There is no corresponding stable utility available on the KDE Desktop Environment; the last information I can find on the Kautorun software is from 2000. However, you can take advantage of the .kde/Autostart directory to create your own Autorun system on KDE. The Autorun system is available only on Red Hat distributions. The associated RPM doesn't work on SUSE Linux, so if you want Autorun on KDE for SUSE or Debian Linux, you'll have to compile it from the source code. To do so, take the following steps:

  1. Download the latest source package from the Autorun project web site at

  2. Unpack the package. For this example, I've downloaded it to my /home/michael directory, so I've run the following commands (substitute the version number for versionnum):

     cd /home/michael tar xzvf autorun-versionnum.tar.gz 

  3. Navigate to the directory that's created; it's the autorun-versionnum subdirectory:

     cd autorun-versionnum 

  4. Configure the source code; the local configure file is already set up as a script for this purpose:


    Address any errors that may arise during the configuration process. I did not find any errors when I ran this command on my SUSE and Debian Linux workstations.

  5. Run the following command as the root user (to make sure you have permissions and PATH access to appropriate directories) to compile the code:


    You may get errors at this point because of other packages that you may need to install. Some educated guesses may be required. For example, on my Debian workstation, I installed the libxml-parser-perl package because of the following error message:

     checking for XML::Parser... configure: error: XML::Parser perl module is required for intltool 

    Some error messages are simpler; the following from my SUSE workstation led me to install the xmlto RPM (and several dependencies):

     make[2]: xmlto: Command not found 

  6. Run the following command to install the compiled packages in appropriate locations:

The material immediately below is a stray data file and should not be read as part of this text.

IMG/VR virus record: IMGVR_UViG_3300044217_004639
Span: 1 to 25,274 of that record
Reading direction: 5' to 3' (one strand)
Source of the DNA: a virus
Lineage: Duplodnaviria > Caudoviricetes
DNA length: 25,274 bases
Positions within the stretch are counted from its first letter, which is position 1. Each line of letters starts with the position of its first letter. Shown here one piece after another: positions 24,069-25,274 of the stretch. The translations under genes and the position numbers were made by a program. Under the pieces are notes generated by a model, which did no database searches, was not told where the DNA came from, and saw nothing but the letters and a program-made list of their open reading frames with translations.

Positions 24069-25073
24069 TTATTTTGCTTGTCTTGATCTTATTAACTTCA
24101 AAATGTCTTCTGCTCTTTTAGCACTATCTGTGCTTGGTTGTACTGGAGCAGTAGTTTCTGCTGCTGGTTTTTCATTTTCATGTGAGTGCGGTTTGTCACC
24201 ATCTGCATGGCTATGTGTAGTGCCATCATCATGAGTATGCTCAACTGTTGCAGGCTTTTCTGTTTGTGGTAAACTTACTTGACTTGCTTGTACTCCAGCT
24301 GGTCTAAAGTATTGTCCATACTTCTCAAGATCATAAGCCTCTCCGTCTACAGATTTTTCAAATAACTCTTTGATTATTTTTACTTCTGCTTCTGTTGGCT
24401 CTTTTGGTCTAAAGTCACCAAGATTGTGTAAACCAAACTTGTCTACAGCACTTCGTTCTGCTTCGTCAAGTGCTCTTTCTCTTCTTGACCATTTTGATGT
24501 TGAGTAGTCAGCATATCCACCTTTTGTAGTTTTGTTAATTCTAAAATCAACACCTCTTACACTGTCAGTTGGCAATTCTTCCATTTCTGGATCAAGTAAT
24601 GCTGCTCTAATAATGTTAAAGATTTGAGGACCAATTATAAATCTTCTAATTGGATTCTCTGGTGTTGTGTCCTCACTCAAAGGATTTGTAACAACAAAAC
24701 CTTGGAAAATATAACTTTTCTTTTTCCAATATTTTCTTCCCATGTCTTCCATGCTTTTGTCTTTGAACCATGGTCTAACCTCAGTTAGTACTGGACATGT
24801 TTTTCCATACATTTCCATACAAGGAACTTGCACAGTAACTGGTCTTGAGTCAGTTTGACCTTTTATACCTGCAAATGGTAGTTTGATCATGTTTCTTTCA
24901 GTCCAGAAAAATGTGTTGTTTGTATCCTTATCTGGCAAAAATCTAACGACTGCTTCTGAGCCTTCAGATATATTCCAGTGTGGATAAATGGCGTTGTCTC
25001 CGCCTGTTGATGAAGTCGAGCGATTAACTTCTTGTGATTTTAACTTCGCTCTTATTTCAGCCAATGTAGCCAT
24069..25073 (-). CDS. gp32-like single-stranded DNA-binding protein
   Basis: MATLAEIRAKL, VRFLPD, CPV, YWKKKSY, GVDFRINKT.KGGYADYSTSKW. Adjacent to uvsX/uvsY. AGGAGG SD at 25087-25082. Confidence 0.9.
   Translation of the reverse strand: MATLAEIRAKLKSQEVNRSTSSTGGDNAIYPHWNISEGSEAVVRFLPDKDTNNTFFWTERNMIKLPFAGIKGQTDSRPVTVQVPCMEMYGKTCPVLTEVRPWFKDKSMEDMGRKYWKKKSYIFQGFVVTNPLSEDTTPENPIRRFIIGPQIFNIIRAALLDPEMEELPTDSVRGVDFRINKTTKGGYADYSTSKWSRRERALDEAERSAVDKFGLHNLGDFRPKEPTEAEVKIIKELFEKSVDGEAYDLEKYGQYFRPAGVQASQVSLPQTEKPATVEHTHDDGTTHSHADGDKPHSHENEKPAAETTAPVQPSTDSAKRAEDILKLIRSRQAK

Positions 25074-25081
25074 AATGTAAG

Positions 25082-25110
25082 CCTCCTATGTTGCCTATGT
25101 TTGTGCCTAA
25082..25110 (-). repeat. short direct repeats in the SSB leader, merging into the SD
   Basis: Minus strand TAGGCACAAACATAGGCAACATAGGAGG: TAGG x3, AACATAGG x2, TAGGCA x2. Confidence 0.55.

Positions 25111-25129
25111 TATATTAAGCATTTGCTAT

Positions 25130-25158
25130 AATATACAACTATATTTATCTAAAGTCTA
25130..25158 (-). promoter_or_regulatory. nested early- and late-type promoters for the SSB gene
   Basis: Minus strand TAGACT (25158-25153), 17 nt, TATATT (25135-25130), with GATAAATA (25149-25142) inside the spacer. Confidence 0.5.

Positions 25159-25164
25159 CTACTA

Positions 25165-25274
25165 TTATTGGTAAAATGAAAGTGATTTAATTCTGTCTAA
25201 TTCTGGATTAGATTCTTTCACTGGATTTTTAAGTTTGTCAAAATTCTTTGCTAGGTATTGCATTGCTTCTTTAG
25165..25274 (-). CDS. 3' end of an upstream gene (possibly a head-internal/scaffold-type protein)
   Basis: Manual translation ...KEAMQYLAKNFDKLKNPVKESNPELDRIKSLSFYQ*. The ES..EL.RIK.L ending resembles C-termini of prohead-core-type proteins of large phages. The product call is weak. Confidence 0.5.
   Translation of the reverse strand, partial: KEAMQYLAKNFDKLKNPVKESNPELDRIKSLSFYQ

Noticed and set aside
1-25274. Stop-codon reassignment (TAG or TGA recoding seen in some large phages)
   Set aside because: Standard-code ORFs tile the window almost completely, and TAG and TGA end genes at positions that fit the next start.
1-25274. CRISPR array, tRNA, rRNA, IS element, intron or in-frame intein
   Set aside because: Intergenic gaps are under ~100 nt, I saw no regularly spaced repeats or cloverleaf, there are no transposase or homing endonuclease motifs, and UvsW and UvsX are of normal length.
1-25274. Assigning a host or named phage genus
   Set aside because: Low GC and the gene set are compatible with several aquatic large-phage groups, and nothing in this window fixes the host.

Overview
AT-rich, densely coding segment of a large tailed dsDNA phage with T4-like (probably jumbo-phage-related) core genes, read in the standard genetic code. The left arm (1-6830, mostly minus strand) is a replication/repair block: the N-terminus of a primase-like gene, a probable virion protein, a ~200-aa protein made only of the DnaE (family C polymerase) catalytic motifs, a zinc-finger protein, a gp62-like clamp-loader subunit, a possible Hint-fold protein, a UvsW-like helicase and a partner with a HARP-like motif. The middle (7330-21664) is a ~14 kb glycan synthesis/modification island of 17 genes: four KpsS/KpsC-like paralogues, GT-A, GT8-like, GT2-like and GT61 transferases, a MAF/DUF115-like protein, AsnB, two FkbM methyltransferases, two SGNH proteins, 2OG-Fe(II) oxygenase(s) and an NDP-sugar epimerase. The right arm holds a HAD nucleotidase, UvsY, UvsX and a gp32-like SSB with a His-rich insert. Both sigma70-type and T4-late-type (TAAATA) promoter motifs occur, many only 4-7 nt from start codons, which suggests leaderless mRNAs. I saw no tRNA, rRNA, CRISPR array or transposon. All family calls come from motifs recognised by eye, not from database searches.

make install 

    Pay attention to the final messages, which list the location of the Autorun.desktop script.

  7. Copy the Autorun.desktop script to an appropriate location on desired users' home directories, and, if necessary, make sure ownership is appropriate:

     cp /usr/local/share/autorun/Autorun.desktop /home/michael/.kde/Autostart/ chown michael.users /home/michael/.kde/Autostart/Autorun.desktop 

  8. Update the Autorun.desktop script to point to the actual location of the autorun command; when I compiled from source, it was copied to the /usr/local/bin directory. The next time you start KDE, it will automatically look for and mount any drive in your CD/DVD drive.

Remember to tell your users how they can unmount their drivesat least how they can right-click on the CD/DVD icon in their GUI desktops to bring up a menu that lets them unmount the drive. I describe this and other options in the next section.

1.8.3. Getting the CD/DVD Out

As problems with a CD/DVD drive can vary, I provide a simple checklist of steps you can take. The first steps may seem elementary for geeks but are shown because we all forget the obvious sometimes:

  1. If you're in the GUI, you may see an icon related to the CD/DVD drive. Right-click on it; on the menu that appears, you'll probably have an option such as "eject" or "umount." Click on the available option (if both are available, try "eject" first).

    You may get an error message to the effect that the mounted volume is not in /etc/fstab (especially if you're not the root user). In that case, proceed to the next step.